9. 9. S W I S S M E D W K LY 2 0 0 5 ; 1 3 5 : 2 6 9 – 2 8 1 · w w w. s m w. c h 277 adolescents and 60% of adults had little or no dis- ability and were classified as NYHA I or II [50]. After initially high mortality from congestive heart failure during the first few months of life, mortal- ity settled at an average of 12.4% spread uniformly throughout childhood and adolescence. 13.3% died of natural causes and 31 of the 57 patients (54%) who underwent surgical treatment did not survive the operation. This study was published prior to the echocardiographic era and thus does not reflect the EA population we currently en- counter. Echocardiographic features correlating with early death at 3 months of age were tethered distal attachments of the anterosuperior tricuspid leaflet, severity of right ventricular dysplasia, left ventric- ular compression by right heart dilatation and area of the combined right atrium and atrialised right ventricle larger than the combined area of the func- tional right ventricle, left atrium and left ventricle measured in the 4-chamber view [39]. The degree of apical displacement of the septal leaflet does not seem to be a prognostic feature [39]. Shiina et al. reported that absence of the septal leaflet predicted poor functional capacity [54]. Obstruction of pulmonary blood flow is an- other cardiovascular lesion associated with early mortality in EA [39]. Another study found that any associated cardiovascular anomalies were associ- ated with increased mortality [55]. Celermajer et al. reviewed 220 cases with 1–34 years’ follow-up. Actuarial survival for all live-born patients was 67% at 1 year and 59% at 10 years [23]. Predictors of death were echocardiographic grade of severity at presentation (relative risk in- creased by 2.7 for each increase in grade, CI 1.6–4.6), foetal presentation (6.9, CI 1.6–16.5), and right ventricular outflow tract obstruction (2.1, CI 1.1–4.4). Bialostozky et al. analysed the data of 65 pa- tients (all <48 years), 20 patients were >20 years old at last follow-up and only 5 were >30 years [56]. In this rather young population asymptomatic or mildly symptomatic acyanotic patients without arrhythmias had a good prognosis; the only death (sudden cardiac death) occurred in a 30-year-old asymptomatic male with a history of paroxysmal ventricular tachycardia. Some moderately or se- verely symptomatic patients died suddenly, in a number of cases due to ventricular arrhythmias or surgical therapy. The only survivor of the severely symptomatic group (age 46) had had heart failure for at least 10 years. In rare cases patients with EA live to over 70 years of age, and one reported patient died at the age of 85 [38]. In an early study of 67 EA patients with a mean follow-up of 12 years, 39% of patients remained in functional class I or II and 61% progressed into class III or IV. Death occurred in 14 (21%) patients and this was predicted by the following factors: functional class III or IV, moderate to severe car- diomegaly with a cardiothoracic ratio of >0.65, cyanosis or O2 saturation of <90%, or being infants at the time of diagnosis [38]. In the 31 patients un- dergoing surgery modified tricuspid annuloplasty seemed to be the procedure of choice; 12 of 16 pa- tients so treated improved [38]. Management Medical Patients with mild forms of EA may be fol- lowed medically for many years. Regular evalua- tion by a cardiologist with expertise in congenital heart disease is recommended. Endocarditis prophylaxis is recommended in EA, though the risk of endocarditis is low. Physical activity recommendations are sum- marized in Task Force 1 on Congenital Heart Dis- ease (26th Bethesda Conference: Recommenda- tions for Determining Eligibility for Competition in Patients with Cardiovascular Abnormalities) [57]. Athletes with mild EA, nearly normal heart size and no arrhythmias can participate in all sports. Athletes with severe EA are precluded from sports unless the patient has been optimally re- paired , has a nearly normal heart size and there is no history of arrhythmias. In patients with EA and cardiac failure who are not candidates for surgery, we recommend stan- dard heart failure treatment including diuretics and digoxin; the efficacy of ACE inhibitors in right heart failure in this situation is unproven. Heart transplantation is an alternative treatment option in select patients who are not candidates for stan- dard surgical treatment. Catheter interventions At present most patients with symptomatic WPW syndrome, with or without EA, should un- dergo electrophysiological evaluation and proba- bly radiofrequency ablation of the accessory path- way(s). Catheter ablation has a lower success rate in EA than in cases with structurally normal hearts, and the risk of recurrence is higher [58, 59]. In one study, 26 of 30 patients underwent successful radiofrequency ablation of the arrhythmogenic substrate [49]. All types of supraventricular tachy- arrhythmia associated with EA should also be successfully ablated at the time of repair of EA after electrophysiological identification for best late results [60, 61]. This can be accomplished without an increase in operative mortality [60]. Surgical options In an early report published in 1959, two pa- tients who had undergone tricuspid valve repair died [62]. Successful surgery for tricuspid regurgi-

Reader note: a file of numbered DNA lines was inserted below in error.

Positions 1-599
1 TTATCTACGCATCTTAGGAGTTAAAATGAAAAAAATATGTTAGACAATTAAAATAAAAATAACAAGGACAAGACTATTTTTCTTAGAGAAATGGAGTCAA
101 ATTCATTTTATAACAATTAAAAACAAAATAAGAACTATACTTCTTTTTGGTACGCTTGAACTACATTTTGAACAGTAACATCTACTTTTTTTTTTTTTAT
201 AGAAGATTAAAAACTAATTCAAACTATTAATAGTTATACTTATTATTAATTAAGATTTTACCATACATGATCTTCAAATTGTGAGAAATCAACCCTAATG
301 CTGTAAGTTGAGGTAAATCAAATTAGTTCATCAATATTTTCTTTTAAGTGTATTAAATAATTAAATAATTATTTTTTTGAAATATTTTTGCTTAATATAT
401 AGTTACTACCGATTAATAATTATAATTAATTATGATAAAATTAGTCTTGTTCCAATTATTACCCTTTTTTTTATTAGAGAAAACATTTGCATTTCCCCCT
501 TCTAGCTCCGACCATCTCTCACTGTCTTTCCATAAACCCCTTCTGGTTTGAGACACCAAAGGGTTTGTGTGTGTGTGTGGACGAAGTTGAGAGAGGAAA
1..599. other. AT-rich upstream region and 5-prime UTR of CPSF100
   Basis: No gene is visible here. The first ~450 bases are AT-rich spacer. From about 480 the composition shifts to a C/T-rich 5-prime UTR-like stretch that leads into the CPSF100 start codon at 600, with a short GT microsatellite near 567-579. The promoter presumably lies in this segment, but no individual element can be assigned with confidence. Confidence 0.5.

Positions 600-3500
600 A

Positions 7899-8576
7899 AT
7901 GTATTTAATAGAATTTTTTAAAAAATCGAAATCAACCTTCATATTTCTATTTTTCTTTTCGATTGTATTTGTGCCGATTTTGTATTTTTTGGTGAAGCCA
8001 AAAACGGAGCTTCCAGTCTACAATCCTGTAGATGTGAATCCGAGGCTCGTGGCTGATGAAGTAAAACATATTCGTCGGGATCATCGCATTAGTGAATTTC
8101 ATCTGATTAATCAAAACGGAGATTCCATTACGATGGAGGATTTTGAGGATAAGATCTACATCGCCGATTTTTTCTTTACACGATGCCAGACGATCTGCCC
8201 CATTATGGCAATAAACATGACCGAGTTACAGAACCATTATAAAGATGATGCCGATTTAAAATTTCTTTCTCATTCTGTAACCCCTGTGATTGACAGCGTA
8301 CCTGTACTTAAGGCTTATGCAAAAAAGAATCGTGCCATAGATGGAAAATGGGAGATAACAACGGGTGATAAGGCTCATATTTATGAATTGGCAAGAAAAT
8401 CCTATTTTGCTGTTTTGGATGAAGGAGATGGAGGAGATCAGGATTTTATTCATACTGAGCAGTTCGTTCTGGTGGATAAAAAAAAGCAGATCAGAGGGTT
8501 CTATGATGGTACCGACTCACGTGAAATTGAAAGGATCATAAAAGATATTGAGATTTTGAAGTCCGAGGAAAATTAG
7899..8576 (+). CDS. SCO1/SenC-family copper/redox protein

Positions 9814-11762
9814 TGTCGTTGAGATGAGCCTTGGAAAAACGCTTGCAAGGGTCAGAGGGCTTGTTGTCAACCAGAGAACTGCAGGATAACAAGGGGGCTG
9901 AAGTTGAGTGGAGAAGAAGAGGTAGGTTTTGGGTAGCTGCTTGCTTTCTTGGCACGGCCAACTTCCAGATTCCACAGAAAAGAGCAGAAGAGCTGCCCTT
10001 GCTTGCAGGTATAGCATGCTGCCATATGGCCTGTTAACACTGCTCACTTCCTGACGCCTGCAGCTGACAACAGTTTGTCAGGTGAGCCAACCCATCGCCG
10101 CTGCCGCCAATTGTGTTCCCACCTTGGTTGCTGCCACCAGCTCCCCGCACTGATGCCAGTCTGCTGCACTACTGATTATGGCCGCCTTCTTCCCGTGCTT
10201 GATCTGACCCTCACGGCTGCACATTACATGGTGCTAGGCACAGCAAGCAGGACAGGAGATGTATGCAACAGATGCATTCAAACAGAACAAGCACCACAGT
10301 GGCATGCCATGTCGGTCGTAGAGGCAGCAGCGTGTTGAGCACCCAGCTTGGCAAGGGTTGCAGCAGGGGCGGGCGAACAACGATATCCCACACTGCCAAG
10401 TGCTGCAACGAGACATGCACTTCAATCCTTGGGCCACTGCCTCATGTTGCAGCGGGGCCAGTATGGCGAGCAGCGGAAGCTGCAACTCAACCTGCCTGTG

10. 10. Ebstein’s anomaly – review of a multifaceted congenital cardiac condition 278 tation in EA was first described in 1962, the tricus- pid valve being replaced by a prosthesis [63]. The initial review of EA patients undergoing tricuspid valve replacement found surgical mortality of 54% [50]. Disappointing results at that time were also similar high early mortality and unsatisfactory late results for tricuspid valve repair by the methods available at that time [62, 64]. In 1972 we introduced a modified annulo- plasty and repair and reported the results in 16 patients [65]. The mortality was lower (13% early, 13% late) than previously reported, but higher than currently obtained. Subsequently, 25 years’ experience with 314 patients was reviewed in 1997; overall early mortality was 6.4% and late mortal- ity 7.3% [66]. Since the initial report we have also used other modifications of valve repair and re- placement, depending on the anatomy encoun- tered [18, 67]. One technique for tricuspid valve repair is shown in figure 9. This allows the ante- rior tricuspid leaflet to function as a monocuspid valve. Valve repairs are feasible if the anterior Figure 9 Illustrations of surgical technique in tricuspid valve repair for Ebstein’s anomaly. A: The surgeon’s viewpoint through an oblique right atriotomy. In this example two papillary mus- cles arise from the free wall of the right ventricle with short chordal attachments to the leading edge of the anterior leaflet (AL). The septal leaflet (SL) is diminutive and only a ridge of tissue. The posterior leaflet (PL) is not well formed and adherent to the underlying endocardium. CS: coronary sinus. PFO: patent foramen. IVC: inferior vena cava. Reproduced by permission of the journal Operative Techniques in Thorac and CV Surg where it was published: Dearani JA, Danielson GK. Tricuspid valve repair for Ebstein’s anomaly. Operative Tech- niques in Thorac and CV Surgery 2003; 8:188–192. B: Typical example of the surgical approach (con- tinued). First the base of each papillary muscle is moved towards the ventricular septum at the ap- propriate level with horizontal mattress sutures backed with felt pledgets (small arrows), then the mattress sutures are tied securely (small arrows). The posterior angle of the tricuspid orifice is then closed by bringing the right side of the anterior leaflet down to the septum and plicating the non- functional posterior leaflet in the process (large arrow). C–E: Further description of typical surgical steps: C: Posterior annuloplasty (arrows) is then per- formed to narrow the diameter of the tricuspid an- nulus. The coronary sinus marks the posterior and leftward extent of the annuloplasty. D: Anterior an- nuloplasty is then performed to narrow the tricus- pid annulus further. This annuloplasty is tied down over a 25 mm valve sizer in an adult to prevent tri- cuspid stenosis. E: The completed repair allows the anterior leaflet to function as a monocuspid valve. Redundant right atrium is excised prior to closing the atriotomy. C D E